Of all the things that are controversial these days, pronouns seem like the least likely. But we’ll get back to that in a minute. What I want to talk about right now is the “singular they.”
After a long time, I have finally given in to the singular they. It goes against my prescriptivist history, but it fits in with my newer, more descriptivist views. (Prescriptivists say how language ought to be. Descriptivists say how language is actually used. I studied linguistics in college, where descriptivism reigns. I don’t know why it’s taken me so long to get on board. Probably my deep-seated need to be pedantic. But I digress.)
A not-so-brief, pedantic rant about the singular they. Traditionally, a singular subject goes with a singular verb, singular adjective, and singular object, like this: She likes her new house. John thinks for himself. They went to the beach with their cousins. Pretty simple, right?
Feminists pointed out the problem. Being a staunch feminist, I wanted to acknowledge women with equal pronouns. (That doesn’t sound right, somehow.) For far too long, we were told that “the masculine includes the feminine.” That is, you constructed sentences like this: Everyone preferred his own chili recipe. We were told that the “everyone” and the “his” in that sentence included women as well as men. The problem is even enshrined in our most important documents: “All men are created equal.” That was said to be equivalent to “All people are created equal” or, if the person was of the very liberal persuasion, “All men and women are created equal.”
Well, many women (including me) didn’t feel very included. Everyone didn’t specify gender, but his sure did. All men was pretty gender-specific. (And women were not afforded all the protections of the founding documents until relatively recently. There are still protections that are missing, IMNSHO. But there I go, digressing again.)
(I also had trouble with the word “gender.” I come from far enough back in the mists of time that “sex” was used for people and “gender” was used for linguistic purposes – nouns and adjectives, not just pronouns, had gender: El armadillo amarillo es sobre la mesa. El and amarillo indicate not that the armadillo was a male armadillo, but that the word armadillo was masculine linguistically. A feminine word would end in -a, like la mesa does. The table is (obviously) sexless, but the language gave it a feminine gender. But I digress at length.)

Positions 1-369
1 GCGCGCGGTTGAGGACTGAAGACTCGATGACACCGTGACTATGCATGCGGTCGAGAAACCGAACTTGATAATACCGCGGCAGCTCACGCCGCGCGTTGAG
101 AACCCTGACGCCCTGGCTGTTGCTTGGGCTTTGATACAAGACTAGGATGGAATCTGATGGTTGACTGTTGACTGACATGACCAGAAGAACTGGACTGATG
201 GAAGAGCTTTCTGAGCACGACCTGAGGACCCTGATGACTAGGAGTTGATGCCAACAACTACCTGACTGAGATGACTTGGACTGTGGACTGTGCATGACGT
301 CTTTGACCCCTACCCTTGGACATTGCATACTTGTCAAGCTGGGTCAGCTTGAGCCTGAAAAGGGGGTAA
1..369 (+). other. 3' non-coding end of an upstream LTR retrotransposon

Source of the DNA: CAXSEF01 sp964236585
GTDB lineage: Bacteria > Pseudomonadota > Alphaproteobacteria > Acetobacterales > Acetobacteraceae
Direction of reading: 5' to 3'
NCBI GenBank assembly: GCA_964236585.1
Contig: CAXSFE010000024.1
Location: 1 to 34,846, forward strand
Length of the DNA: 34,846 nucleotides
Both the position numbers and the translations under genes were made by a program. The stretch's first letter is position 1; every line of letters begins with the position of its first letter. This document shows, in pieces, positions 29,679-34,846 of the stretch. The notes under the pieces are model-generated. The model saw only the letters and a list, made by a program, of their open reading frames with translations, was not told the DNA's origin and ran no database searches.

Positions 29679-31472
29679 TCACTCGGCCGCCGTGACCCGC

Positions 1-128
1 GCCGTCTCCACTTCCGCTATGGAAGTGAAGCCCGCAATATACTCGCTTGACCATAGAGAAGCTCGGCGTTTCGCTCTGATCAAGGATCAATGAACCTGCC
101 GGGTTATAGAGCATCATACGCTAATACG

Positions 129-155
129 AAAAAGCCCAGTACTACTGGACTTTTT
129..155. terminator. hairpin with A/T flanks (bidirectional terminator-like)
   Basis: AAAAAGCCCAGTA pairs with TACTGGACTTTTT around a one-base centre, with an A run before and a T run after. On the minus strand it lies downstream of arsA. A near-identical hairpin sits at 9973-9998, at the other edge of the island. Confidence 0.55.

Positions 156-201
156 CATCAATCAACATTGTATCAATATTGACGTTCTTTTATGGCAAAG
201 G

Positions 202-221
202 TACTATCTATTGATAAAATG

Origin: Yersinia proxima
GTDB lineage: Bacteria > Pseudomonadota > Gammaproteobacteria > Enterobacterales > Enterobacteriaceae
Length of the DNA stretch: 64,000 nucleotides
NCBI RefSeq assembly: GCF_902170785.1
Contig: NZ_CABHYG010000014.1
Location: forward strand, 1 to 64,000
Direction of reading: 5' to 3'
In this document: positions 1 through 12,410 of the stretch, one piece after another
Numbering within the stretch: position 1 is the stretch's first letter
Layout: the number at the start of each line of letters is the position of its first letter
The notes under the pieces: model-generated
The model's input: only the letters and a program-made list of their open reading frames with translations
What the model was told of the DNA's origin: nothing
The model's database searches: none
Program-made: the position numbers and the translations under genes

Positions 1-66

The feminist alternative was to use “his or her” (or “his/her”). This was also problematic in feminist terms. His always came first. For a long time, I (and other writers) used she/he or she throughout one paragraph and he throughout the next, if the gender wasn’t relevant. This was clumsy, took the reader out of the reading experience, and left out one sex in each paragraph. Besides, you ended up with ugly sentences like this: Everyone should bring his or her notebook because he or she will need to make notes that he or she can study.
And since the plural pronouns don’t have gender, someone came up with the bright idea of using they, them, and their instead of he, him, and his or she, her, and her. Like this: Each team member (singular) can use their (plural) own bowling shoes. You’re using a plural pronoun where before you would use a singular pronoun.
Substituting a plural pronoun for a singular one just sounds wrong to a prescriptivist. It grates on the ear. It gives them one more reason to correct people and sound like an insufferable know-it-all. That was me.
Then I started writing full-length books (ghostwriting, really). It sounded really awful to keep saying his or her multiple times in a manuscript. And alternating between she and he still left out half of the people half of the time.
Enter the singular they. (I knew I’d get around to it sooner or later.) It was met with scorn and derision by the prescriptivists. They was plural and that was that.
But descriptivists embraced they. Descriptivists insist that one can use language the way the general public actually uses it. They viewed it as correct based on the evolution of language and common usage. Besides, they argued that the singular they had a long and noble history. Even Shakespeare used it. And, at last, I got on the proverbial bandwagon. They, their, and them have now made their way into my prose. And I’m not going to apologize for it. Call me a descriptivist convert (a deadly insult among prescriptivists).
Now, on to the subject of preferred pronouns for nonbinary people. I say we should use whichever pronouns they choose to use. After all, we call people the names they prefer – first name, middle name, or nickname. Why shouldn’t people be able to use their own pronouns? It seems to me to be only polite. (I have trouble getting used to the recently created pronouns such as xe and hir. I never know how to make a sentence using them as subjects, objects, and possessives. But I digress one last time.)
Those of you among my readers who are also writers know just what I mean by all this. So do any linguists that are lurking here. I admit that it may be a bit obscure for many.
But it’s fascinating to people who are fascinated by this kind of thing. And that includes me. Nothing like a good pedantic rant to stimulate my brain cells, I always say.
Choose an amount
Or enter a custom amount
Your contribution is appreciated.Donate
2 thoughts on “He or She? They?”
I can’t get on board with the relatively recent misunderstanding of then and than. It drives me to distraction when authors use them incorrectly, and it’s amazing how many do. I suppose it’s inevitable that they will end up in a modern dictionary as exchangeable, all thanks to spell check.
I agree! There’s no excuse for mixing up then and than – even for a descriptivist.